After living in Berlin, Germany for 9 years, Crystal Mason returned to San Francisco to work for 11/2 years as the Executive Director at the Jon Sims Center for the Arts. In 2008 she co-created and produced video for the multimedia theater piece Hey, Sailor. Her last project in Berlin was a two-year long European Union funded film project dealing with multi-dimensional discrimination faced by lesbians of color and immigrant lesbians in Berlin. From 1997-2001 she also co-owned and operated Schoko Café, a women’s art and culture center. In San Francisco from 1989-1995 Crystal was an AIDS activist and organizer working with ACT UP and the San Francisco AIDS Foundation in the Women’s and Children’s Program. From 1993-1995 she was the co-founder and co- artistic director of Luna Sea Women’s Performance Space. Crystal was also a regular behind the scenes and in front of the camera on Electric City Queer TV for several years.
Carrie Leilam Love (Dear Bessie) is a writer and community artist from Oakland, CA. She likes to write poems and stories about people struggling to love themselves and each other, which is totally the dominant narrative of the human condition. Publications include Diner Journal and Intersection for the Arts, among others. She recently performed in Queer Rebels of the Harlem Renaissance, and was invited by the Asian/ Pacific/American Institute at NYU to speak with distinguished company about cultural representation and the responsibility of artists. Formerly, she was a contributing editor for Ironing Board Collective, where she wrote about the intersections of politics and sartorial choice. In 2011 she founded The Ephemory Project in memory of her brother, a website and organization dedicated to using creativity to heal communities and raise awareness about epidemic violence. Currently she is the BayView Community Artist in Residence for WritersCorps, a program of the San Francisco Arts Commission.
Anthony Julius Williams (Black Male Power) is an actor who has appeared in more than forty productions, including creating the role of Goram in Phillip Kan Gotanda's "#5 Angry Red Drum." He has performed at such San Francisco venues as the Magic Theater, the Garage, and Mama Calizo's Voice Factory. Anthony is also an interdisciplinary performance artist who has created numerous works, including original songwriting, contemporary dance, interactive site-specific installation, activist street interventions, performance, and documentary films. Anthony has a BA in English from Yale, where he was a National Merit Scholar, and an MA in English from the City University of New York, where he was a MAGNET Fellow. He also has an MFA in Performance Arts from the Arts and Consciousness Program of John F. Kennedy University, where he won the Susan Seddon Boulet Award.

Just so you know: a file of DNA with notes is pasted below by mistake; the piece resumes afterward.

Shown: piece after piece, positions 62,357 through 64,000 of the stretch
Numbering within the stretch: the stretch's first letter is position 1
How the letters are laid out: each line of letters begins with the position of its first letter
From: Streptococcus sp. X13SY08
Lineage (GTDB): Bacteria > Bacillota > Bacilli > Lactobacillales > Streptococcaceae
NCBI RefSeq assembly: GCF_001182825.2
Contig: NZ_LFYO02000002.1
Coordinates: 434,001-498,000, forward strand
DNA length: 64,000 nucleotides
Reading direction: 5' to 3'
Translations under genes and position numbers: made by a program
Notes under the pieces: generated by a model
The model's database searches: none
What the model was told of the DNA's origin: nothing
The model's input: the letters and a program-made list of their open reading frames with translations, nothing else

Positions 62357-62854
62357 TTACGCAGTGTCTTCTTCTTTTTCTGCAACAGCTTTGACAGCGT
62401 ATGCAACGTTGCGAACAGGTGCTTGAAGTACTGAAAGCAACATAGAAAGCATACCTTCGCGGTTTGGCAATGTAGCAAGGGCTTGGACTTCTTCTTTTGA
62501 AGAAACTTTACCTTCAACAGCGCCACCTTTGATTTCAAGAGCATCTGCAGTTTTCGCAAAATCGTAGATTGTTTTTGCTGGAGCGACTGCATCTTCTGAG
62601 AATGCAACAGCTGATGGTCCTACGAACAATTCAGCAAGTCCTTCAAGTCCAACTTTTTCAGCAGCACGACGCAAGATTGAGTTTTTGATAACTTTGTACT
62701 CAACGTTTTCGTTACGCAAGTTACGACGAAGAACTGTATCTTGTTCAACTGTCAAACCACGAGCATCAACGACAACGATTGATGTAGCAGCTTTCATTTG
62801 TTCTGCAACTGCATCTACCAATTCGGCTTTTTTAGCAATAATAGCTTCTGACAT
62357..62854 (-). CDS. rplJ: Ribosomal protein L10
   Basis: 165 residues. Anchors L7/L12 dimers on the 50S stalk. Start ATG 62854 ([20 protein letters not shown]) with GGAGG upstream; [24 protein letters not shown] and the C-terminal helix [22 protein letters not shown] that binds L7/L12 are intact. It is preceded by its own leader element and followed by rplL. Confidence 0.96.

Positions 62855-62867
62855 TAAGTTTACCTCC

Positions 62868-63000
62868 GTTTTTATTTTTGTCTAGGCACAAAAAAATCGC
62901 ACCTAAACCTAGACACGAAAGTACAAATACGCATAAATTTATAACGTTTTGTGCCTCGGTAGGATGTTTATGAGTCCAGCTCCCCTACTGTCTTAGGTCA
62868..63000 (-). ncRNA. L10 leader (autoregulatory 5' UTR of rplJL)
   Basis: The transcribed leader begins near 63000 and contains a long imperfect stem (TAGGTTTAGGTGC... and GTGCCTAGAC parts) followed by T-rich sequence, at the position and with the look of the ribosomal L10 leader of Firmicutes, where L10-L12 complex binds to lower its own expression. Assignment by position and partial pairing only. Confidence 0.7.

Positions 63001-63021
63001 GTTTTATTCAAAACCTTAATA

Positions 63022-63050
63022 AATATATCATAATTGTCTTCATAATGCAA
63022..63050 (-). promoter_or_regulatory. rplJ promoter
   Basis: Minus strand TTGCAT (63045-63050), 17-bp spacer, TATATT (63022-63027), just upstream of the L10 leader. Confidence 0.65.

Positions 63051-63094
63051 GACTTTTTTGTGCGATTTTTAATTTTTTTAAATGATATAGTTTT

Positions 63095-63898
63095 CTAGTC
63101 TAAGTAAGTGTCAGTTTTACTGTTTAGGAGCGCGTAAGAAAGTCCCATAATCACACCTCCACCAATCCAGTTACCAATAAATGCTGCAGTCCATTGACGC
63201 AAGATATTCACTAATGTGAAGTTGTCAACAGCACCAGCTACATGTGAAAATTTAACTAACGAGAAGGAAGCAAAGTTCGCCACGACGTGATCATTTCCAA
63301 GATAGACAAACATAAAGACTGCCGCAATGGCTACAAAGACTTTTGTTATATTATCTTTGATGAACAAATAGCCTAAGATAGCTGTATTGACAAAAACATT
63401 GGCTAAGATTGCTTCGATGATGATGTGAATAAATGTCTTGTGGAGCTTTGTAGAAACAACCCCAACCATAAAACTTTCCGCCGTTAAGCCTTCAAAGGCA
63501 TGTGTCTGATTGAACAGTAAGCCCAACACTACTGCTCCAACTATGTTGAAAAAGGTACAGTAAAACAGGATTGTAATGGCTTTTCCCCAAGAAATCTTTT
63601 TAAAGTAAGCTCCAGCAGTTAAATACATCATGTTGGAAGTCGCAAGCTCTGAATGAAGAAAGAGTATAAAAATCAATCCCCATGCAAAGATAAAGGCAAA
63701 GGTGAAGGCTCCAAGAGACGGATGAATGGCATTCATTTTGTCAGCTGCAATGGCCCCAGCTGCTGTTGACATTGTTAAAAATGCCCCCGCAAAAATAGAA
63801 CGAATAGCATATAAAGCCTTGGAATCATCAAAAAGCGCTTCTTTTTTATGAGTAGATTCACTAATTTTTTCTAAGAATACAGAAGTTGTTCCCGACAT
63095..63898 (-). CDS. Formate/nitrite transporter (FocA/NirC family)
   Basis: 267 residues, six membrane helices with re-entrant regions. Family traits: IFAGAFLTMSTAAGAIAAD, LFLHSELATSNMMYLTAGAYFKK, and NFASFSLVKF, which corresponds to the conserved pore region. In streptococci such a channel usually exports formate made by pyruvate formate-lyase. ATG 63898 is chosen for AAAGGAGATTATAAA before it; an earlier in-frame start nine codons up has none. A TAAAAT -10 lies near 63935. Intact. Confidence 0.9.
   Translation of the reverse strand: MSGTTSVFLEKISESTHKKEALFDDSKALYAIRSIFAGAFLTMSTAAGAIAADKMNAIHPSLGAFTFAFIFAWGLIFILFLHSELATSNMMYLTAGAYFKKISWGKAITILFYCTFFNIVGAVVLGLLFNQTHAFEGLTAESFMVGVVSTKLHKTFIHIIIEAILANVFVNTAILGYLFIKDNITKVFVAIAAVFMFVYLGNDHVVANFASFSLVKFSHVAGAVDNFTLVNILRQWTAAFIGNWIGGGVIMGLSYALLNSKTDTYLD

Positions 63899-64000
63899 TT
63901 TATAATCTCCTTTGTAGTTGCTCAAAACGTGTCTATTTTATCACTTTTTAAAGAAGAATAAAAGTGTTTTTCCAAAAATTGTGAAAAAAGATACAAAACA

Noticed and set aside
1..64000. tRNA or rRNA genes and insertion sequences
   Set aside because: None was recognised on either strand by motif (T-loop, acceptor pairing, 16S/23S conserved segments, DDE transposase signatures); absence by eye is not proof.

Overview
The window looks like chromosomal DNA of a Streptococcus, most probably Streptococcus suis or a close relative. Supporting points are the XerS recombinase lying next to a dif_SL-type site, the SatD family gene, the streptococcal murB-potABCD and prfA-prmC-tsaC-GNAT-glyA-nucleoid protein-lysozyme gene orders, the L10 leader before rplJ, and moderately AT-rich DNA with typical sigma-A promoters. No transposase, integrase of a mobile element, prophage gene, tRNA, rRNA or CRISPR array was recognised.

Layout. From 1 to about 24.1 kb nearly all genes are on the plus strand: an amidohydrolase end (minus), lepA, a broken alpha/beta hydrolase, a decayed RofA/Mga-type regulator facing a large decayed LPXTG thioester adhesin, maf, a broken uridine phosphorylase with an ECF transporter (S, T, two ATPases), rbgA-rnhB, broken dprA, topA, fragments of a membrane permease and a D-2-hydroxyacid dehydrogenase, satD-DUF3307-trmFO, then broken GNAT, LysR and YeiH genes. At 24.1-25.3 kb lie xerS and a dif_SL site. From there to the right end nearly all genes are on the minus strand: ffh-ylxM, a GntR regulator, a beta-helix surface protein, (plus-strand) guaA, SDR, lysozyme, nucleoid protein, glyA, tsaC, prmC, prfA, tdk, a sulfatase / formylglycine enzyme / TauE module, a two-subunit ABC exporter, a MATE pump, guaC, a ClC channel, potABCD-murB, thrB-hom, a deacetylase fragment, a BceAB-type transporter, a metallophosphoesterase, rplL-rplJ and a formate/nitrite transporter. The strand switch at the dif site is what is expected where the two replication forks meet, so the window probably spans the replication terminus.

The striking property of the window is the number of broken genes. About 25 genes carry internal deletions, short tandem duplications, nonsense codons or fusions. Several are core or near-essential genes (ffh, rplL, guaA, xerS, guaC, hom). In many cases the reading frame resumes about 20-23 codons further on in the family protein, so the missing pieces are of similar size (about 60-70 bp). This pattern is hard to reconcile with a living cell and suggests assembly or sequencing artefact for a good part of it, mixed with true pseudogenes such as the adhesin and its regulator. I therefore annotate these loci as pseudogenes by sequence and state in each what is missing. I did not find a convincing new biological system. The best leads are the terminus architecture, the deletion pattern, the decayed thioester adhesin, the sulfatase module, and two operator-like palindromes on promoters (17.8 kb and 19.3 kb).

Celeste Chan creates work born from Queer Diaspora through wit, words, and film. A Voices of Our Nations Arts Foundation (VONA) fellow, she has studied under revolutionary writers such as Elmaz Abinader and Maiana Minahal, and her films have screened at Vancouver Queer film festival, MIX NYC, and Queer Women of Color film festival, among others. She’s honored to be the Co-Founder of Queer Rebels.
Jai Arun Ravine is a text-based artist working in video, movement and performance. Most recently they are the author of a book of experimental poetics, AND THEN ENTWINE (Tinfish Press, 2011); the creator of a film project on Thai and Thai American trans-masculinities, TOM/TRANS/THAI, which screened at the Bangkok Art & Culture Centre (Bangkok, Thailand) and the Sabina Lee Gallery (Los Angeles); and the creator of a multi-media performance on identity tourism, THE PACKAGE TOUR, which was staged at Subterranean Arthouse (Berkeley) and the African American Art & Culture Complex (San Francisco). A recipient of fellowships from ComPeung, Djerassi and Kundiman, Jai is a staff writer for Lantern Review.
So Yung Kim is an Oakland-based femme of color whose writing and activism focus on adoptee of color politics and movement-building. She has over ten years experience in community-based activism, and is currently pursuing her MSW degree.
Event made possible thanks to the generous support and contributions from the following departments and groups: Dively Committee; Minority Coalition; Davis Center; College Council; Women's, Gender, and Sexuality Studies Department; Asian-American Students in Action; VISTA; Black Student Union; Women's Collective; and the Dean's Office.